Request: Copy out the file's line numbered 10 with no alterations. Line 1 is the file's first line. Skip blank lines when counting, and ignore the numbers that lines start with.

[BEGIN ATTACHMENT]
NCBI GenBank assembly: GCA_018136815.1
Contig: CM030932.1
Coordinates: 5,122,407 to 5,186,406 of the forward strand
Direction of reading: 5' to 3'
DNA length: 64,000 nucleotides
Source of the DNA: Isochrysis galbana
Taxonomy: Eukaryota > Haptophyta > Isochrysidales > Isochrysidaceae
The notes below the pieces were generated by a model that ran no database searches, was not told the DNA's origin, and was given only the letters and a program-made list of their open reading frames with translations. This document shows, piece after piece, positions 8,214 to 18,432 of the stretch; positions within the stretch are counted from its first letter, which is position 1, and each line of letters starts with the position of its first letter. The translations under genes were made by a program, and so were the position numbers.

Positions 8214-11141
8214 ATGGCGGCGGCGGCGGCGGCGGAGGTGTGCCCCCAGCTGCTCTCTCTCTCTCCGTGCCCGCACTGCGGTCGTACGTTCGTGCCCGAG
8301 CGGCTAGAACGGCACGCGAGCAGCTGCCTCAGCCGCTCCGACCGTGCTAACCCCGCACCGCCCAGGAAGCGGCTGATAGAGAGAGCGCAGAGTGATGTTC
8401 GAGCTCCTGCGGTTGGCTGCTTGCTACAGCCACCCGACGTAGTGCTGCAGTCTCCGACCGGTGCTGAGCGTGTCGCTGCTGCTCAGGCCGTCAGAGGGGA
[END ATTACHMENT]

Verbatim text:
8214 ATGGCGGCGGCGGCGGCGGCGGAGGTGTGCCCCCAGCTGCTCTCTCTCTCTCCGTGCCCGCACTGCGGTCGTACGTTCGTGCCCGAG